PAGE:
A lymphoproliferative disorder (LPD) is a medical condition that is characterized by the dysfunction of the immune system, often resulting in excessive production of lymphocytes or white blood cells. Many cases of LPDs originate from inherited conditions, and sometimes they are caused by acquired immune system dysfunction. The RNA-dependent DNA polymerase, telomerase, is essential in regulating telomere length by acting as a reverse transcriptase. The majority of human somatic tissues do not display telomerase activity, whereas human tumors demonstrate increased telomerase expression, suggesting an increase in its activity. To maintain telomeres, cells with highly proliferative capacity express telomerase, thus maintaining their length.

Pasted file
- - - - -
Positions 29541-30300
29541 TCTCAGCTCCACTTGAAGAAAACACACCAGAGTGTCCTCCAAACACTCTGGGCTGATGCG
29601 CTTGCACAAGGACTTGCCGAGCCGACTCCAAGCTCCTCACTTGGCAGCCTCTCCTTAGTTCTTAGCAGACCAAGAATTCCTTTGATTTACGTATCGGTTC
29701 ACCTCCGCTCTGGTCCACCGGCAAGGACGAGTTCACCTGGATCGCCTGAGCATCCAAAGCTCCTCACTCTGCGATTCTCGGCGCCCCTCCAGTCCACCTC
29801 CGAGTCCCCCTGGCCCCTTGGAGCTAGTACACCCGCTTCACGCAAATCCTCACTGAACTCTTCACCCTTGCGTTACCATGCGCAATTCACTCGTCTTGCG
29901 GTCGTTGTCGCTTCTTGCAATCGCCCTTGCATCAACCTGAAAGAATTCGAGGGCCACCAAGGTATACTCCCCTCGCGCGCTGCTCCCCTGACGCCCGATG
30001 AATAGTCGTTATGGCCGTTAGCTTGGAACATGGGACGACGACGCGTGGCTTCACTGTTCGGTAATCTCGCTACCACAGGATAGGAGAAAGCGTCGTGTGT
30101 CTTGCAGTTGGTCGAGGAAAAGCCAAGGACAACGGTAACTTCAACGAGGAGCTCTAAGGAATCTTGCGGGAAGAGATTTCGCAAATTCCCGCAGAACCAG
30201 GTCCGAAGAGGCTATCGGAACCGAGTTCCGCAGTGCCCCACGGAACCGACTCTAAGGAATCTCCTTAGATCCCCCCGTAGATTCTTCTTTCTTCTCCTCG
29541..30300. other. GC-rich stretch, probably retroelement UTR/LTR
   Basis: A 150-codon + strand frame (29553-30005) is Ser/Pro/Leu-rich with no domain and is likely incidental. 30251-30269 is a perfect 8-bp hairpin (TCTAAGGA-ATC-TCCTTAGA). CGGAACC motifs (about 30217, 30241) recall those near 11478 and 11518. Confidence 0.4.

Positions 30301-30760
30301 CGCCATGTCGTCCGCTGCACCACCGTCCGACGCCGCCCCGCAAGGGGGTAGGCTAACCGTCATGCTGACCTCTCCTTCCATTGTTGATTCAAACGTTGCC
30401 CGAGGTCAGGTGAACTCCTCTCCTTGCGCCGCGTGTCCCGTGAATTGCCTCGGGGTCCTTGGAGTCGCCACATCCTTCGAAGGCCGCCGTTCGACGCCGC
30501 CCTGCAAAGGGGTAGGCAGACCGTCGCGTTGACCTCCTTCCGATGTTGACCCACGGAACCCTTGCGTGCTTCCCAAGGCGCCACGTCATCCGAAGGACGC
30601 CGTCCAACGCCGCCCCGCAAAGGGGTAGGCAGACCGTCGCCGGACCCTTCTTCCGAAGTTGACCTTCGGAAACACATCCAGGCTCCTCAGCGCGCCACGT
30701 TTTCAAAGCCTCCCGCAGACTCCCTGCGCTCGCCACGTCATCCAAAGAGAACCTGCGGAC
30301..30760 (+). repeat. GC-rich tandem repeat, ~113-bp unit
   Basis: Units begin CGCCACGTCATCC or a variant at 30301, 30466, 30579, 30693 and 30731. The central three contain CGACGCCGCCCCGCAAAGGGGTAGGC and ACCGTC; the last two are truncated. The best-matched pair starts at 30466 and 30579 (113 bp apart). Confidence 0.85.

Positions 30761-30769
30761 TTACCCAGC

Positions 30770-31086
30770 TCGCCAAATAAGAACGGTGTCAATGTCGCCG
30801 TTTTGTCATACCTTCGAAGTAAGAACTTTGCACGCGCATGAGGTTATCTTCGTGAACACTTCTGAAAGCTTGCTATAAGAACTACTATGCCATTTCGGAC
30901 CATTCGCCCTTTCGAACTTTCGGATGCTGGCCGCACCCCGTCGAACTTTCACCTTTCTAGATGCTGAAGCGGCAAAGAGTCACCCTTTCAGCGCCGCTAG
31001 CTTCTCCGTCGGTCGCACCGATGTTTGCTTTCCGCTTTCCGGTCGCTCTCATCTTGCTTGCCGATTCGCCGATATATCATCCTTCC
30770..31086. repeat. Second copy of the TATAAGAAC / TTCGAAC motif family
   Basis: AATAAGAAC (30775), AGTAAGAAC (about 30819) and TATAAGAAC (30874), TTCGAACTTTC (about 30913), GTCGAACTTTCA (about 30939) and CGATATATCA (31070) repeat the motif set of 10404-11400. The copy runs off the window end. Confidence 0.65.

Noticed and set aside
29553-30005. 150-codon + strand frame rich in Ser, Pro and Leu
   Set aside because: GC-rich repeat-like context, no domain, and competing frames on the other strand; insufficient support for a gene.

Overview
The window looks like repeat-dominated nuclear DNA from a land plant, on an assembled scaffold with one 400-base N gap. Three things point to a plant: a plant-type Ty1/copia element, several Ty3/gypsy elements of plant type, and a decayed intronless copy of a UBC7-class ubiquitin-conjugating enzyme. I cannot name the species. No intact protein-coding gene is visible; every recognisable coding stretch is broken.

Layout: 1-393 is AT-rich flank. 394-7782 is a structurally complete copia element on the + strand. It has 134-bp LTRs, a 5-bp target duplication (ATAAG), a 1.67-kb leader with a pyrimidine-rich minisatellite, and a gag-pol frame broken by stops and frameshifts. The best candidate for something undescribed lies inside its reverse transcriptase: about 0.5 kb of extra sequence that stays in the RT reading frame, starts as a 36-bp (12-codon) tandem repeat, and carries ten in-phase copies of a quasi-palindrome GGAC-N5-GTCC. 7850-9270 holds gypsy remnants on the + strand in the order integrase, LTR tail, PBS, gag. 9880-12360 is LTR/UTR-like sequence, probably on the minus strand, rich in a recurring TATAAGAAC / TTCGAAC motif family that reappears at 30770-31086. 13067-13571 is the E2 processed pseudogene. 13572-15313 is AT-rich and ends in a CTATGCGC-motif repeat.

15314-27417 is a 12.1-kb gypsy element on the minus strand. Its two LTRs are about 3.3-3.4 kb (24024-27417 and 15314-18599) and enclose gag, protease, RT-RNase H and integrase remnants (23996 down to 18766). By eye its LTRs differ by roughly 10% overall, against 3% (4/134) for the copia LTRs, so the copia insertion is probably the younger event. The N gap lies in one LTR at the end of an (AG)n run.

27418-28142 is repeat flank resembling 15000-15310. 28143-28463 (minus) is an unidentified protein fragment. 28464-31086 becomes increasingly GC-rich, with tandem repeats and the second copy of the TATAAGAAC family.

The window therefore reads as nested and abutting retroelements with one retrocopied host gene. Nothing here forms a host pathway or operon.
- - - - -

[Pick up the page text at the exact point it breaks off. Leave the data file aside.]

Materials and methods
We used quantitative real-time reverse transcriptase PCR on total RNA to determine the expression of telomerase reverse transcriptase (hTERT) mRNA and GAPDH (RNA, as reference gene) in blood of 38 cases having different LPDs, including leukemia and disseminated lymphomas, and 17 age-matched and sex-matched healthy individuals.
The present investigation showed that the relative telomerase mRNA expression levels of the patient groups (acute lymphocytic leukemia, chronic lymhocytic leukemia, and non-Hodgkin lymphomas) were significantly higher than those of the control group (P=0.02, 0.002, 0.02), respectively, with the highest value in the chronic lymhocytic leukemia group.
The usefulness of hTERT mRNA expression as a tumor marker in LPDs was shown. Therefore, blood hTERT mRNA is a novel and available marker for LPD diagnosis.